I have no doubt that you could take me to places where people are pleased with the services your office has provided. I’d be more than happy to take the tour you suggest, as I am always eager to learn. However, this should be a two-stop tour. First, we’ll have a meeting with people your office has helped. Second, we’ll meet with taxpayers that I’ve met who are absolutely sick of this kind of politics. I’m sure we both could learn something from that tour.

I look forward to hearing your explanation of how I have distorted anything about your positions or political beliefs. When you realize that your claim is unfounded, you can then issue your apology.

Yours sincerely,
Sean Dunne


Filed under Asbury Park Press, Sam Thompson, Sean Dunne, state pension system, the Independent

Corzine Accomplishments Tempered By Tough Times

Here is a very nice article that appeared over the weekend on the Philadelphia Inquirer website that I thought i would pass along. It talks about Governor Corzine’s accomplishments while in office and what kind of legacy he can point to in the future:

As Gov. Corzine heads into what are likely to be the final weeks of his political life, following the failure of his reelection bid on Tuesday, it’s unclear whether the bearded Midwestern native with the down-to-earth demeanor and the sweater vests will be remembered more for his legislative accomplishments or for the car wreck that nearly took his life in 2007.

Will people recall that the former Wall Street maven spent over $120 million of his own money on his campaigns and poured millions more into party coffers? Or will his legacy be the work he did for New Jersey’s schoolchildren?

“I think a good part of his legacy will have something to do with his car accident,” said Mary Forsberg, interim president of New Jersey Policy Perspective, a left-leaning think tank. “It’s really a sad thing. From our point of view, he did a lot of good, progressive things.”

Corzine’s accomplishments – or lack thereof – must be viewed in the context of a brutal nationwide recession, say many observers.

“Legacy changes as time goes on,” said Senate President Dick Codey, who preceded Corzine as interim governor after Gov. Jim McGreevey resigned. In the end, he said, Corzine “will be known as a man who tried to do the right thing for the state of New Jersey and got caught up in a very, very horrible recession.”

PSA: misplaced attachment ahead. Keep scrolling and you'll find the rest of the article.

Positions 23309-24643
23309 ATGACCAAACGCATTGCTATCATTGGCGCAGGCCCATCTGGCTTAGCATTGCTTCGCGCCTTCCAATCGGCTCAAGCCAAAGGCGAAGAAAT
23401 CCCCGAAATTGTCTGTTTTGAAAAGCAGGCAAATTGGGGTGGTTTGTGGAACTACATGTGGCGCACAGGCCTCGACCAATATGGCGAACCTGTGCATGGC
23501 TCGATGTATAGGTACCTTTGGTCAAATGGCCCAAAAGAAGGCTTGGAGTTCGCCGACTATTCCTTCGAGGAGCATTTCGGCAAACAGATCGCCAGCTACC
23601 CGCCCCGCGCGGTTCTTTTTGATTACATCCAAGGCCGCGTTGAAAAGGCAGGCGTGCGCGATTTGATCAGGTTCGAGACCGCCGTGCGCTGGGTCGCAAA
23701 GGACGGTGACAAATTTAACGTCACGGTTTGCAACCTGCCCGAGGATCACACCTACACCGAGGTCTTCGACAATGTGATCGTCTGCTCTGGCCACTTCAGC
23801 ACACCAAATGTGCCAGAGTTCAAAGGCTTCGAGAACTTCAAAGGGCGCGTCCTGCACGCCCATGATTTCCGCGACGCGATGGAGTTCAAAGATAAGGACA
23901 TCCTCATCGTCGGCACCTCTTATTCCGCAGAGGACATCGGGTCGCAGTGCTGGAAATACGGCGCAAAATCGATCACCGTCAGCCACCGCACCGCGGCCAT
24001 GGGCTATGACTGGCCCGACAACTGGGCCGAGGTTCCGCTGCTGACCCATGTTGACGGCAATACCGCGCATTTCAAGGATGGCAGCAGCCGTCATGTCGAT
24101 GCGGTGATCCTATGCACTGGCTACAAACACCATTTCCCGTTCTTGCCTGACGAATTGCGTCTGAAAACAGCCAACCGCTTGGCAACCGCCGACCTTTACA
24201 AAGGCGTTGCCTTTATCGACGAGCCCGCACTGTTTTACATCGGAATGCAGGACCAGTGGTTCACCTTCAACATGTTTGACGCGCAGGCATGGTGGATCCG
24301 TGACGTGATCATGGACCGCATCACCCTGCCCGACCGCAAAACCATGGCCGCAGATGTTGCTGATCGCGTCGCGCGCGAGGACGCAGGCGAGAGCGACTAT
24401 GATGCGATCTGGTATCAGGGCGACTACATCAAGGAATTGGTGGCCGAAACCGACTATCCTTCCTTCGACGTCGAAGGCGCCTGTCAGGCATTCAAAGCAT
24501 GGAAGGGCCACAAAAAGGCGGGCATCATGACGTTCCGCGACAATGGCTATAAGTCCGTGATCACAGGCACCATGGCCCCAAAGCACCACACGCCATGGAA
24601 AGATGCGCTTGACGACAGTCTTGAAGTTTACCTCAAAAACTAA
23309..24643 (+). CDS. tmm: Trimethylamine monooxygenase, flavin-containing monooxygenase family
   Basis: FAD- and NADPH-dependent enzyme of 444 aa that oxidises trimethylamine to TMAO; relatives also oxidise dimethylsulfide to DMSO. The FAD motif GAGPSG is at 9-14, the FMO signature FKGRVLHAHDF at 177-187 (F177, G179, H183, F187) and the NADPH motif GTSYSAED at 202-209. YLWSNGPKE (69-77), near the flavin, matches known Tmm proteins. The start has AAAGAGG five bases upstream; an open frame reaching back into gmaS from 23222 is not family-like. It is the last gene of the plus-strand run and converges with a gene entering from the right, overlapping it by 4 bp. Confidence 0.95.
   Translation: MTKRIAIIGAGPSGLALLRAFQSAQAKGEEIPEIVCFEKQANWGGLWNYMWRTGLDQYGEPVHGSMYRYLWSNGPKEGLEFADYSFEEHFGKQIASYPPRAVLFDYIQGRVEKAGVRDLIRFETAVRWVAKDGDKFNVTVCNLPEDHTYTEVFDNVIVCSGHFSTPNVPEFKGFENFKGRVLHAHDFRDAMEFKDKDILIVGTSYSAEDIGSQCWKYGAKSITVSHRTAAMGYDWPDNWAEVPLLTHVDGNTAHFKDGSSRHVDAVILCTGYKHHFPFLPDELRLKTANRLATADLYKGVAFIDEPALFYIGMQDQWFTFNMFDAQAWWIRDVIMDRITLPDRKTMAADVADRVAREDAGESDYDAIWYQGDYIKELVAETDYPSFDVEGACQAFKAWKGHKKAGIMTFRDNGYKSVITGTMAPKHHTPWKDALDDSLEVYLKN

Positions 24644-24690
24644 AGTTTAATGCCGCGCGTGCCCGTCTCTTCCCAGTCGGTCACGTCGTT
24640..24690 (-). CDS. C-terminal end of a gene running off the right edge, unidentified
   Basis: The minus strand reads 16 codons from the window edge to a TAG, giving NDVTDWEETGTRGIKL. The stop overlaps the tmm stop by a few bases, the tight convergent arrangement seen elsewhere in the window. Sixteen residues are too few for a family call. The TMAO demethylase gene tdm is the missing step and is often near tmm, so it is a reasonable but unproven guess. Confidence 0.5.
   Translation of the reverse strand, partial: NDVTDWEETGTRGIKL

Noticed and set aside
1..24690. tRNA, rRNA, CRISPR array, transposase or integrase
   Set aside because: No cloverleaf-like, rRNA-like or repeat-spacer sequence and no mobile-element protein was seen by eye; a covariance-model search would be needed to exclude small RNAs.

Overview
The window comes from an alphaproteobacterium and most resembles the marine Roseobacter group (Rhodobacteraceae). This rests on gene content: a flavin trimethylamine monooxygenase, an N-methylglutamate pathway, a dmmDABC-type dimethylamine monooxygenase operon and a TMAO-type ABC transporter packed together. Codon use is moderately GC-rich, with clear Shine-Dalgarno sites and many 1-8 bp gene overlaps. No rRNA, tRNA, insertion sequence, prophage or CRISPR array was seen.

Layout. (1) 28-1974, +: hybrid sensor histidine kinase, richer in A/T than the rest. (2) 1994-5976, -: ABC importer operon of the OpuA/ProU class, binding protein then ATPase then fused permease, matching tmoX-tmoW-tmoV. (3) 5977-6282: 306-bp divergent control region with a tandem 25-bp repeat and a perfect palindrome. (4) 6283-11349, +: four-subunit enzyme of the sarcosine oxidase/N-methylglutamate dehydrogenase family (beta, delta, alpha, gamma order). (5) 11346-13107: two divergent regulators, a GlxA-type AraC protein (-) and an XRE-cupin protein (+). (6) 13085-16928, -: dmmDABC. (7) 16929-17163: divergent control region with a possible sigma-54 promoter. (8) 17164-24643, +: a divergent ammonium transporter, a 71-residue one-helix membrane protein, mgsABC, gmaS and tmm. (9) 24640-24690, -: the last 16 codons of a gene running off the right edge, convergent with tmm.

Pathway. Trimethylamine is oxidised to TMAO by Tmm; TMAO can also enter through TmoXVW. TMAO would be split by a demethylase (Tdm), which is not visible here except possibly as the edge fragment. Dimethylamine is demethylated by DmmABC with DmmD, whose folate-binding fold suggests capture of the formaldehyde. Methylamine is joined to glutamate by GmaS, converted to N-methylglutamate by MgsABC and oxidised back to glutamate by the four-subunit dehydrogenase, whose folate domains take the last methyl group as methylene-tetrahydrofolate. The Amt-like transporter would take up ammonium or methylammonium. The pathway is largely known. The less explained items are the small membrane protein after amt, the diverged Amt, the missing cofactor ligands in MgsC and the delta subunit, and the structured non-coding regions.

Among the campaign pledges Corzine was forced to abandon was a promise to increase property tax rebates by 40 percent over four years.

Ross Baker, a political scientist at Rutgers University, characterized Corzine’s governorship as one of “unfulfilled promise.” Corzine waded into the muck of New Jersey politics and was unable to make much headway, Baker said.

“Democratic governors as a group tend to be trapped in the feudal politics of New Jersey,” he said. They depend so heavily on county and regional political bosses, legislative bosses, and public-employee unions that they have trouble standing up to them, Baker said.

In his efforts to trim state spending, Corzine won significant concessions from public-employee unions. He forced workers to contribute to their health insurance for the first time, increased the retirement age from 55 to 62, and cut 8,200 jobs from the government payroll through attrition.

But to a skeptical public, those accomplishments were overshadowed by Republicans’ questions concerning his romantic relationship with Carla Katz, then head of one of the state’s largest public-employee unions.

Corzine’s relationship with the Legislature, controlled by fellow Democrats throughout his tenure, has sometimes been torturous.

In his first year in office, he faced off against Assembly Democrats over raising the sales tax. The battle resulted in a historic shutdown of state government. Corzine spent many nights on a cot he ordered wheeled into the Statehouse in a grand gesture intended to push lawmakers toward a resolution. Though he was successful in getting the tax increased to 7 percent from 6 percent, the 2006 incident foreshadowed many more periods of tension with the legislative branch.

On issues where Corzine was able to find allies in the Legislature, he was able to effect significant change, particularly on social issues. In 2007, New Jersey became the first state to abolish the death penalty since the Supreme Court reinstated capital punishment in 1976.